There, that wouldn't have been so hard, would it? I guess you gotta remember that all this evolved in a corporate environment, where everyone had signed on to Chairman Hector Ruiz's and President Dirk Meyer's public commitment to ship Barcelona and Phenom in 2007, and no one wanted to be the one to stand up in a meeting and call bullfeathers on the whole deal.
OK, enough free consulting advice for AMD. Let's move on to the interesting part, which is the erratum that's supposedly at issue here. I say supposedly, because many of yesterday's news reports attribute the Barcelona ramp delays to an arcane bug for which a workaround has already been identified. I should add that it's AMD which is throwing the erratum into the mix as bearing responsibility for the delay.
I Don't Buy It
I don't buy it. (Didn't I say that already.) The translation-lookaside buffer bug which seems to be at issue is a fairly obscure one, not a showstopper, by any means.
Going to the videotape, I think the erratum at issue is number 122 in the latest AMD documentation I've been able to dig up. It's identified as "TLB Flush Filter May Cause Coherency Problem in Multicore Systems."
Here's the description:
"Under highly specific internal timing conditions in system configurations that include more than one processor core, coherency problems may arise between the page tables in memory and the translations stored in the on-chip TLB. This can result in the possible use of stale translations even after software has performed a TLB flush."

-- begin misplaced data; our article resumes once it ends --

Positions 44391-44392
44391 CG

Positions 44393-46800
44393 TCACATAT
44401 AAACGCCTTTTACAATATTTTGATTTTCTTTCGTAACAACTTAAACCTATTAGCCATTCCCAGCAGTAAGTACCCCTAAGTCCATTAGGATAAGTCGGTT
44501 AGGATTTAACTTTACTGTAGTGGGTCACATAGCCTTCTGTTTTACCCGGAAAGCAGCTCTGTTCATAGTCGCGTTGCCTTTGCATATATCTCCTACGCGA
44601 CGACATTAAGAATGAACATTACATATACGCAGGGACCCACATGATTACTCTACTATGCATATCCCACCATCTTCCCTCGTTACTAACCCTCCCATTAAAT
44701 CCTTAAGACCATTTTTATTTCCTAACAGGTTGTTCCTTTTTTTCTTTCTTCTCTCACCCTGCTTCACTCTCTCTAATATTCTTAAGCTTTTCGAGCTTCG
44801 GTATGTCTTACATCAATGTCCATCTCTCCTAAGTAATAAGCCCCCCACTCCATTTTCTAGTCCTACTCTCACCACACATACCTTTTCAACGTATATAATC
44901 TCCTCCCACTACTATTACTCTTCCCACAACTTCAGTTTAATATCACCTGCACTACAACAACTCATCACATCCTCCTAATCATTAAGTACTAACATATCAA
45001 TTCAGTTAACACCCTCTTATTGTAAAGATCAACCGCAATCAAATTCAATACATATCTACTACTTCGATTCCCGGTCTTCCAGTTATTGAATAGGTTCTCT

Obscure enough for you?
My take is that Barcelona and Phenom are simply ramping up slowing because AMD is having yield issues at the Dresden fab where it's making the parts. It's had these issues since much earlier this year, when reports first surfaced that the initial Barcelonas weren't running faster than 2.0 GHz. Such a problem could be a design flaw, which would be very serious if that were the case. At first glance, though, not getting your speed grades off of the fab is a yield problem indicative of ramp-up issues.
The other question which ties in with this is, why does there seem to be a trickle (or, "hundreds of thousands"; same thing) of Barcelonas, but no Phenoms? True, AMD has said there won't be Phenoms in quanitity until 1Q. However, this staged roll-out plan also seems to tie in with a scenario where Barcelona is being buzzed out first (with the plan that the Phenom ramp would follow). It's probably the case that what happened is, the manufacturing of Barcelona has turned out to be much more of a bear than anyone anticipated.
I suspect that this has been going on for a quite a while, and that AMD's process engineers are under the gun to make sure that the huge quanitities of both Barcelona and Phenom are rolling off the fabs next year. I'd wish those guys a Merry Christmas, but I'm guessing they're gonna be working for the duration.
P.S. Read my deep dive into the new processors, in Inside AMD's Phenom And Opteron Quad-Core Architectures.
P.P.S. Read my follow-up post, Bug In AMD's Quad-Core Barcelona And Phenom May Be More Serious Than Previously Suspected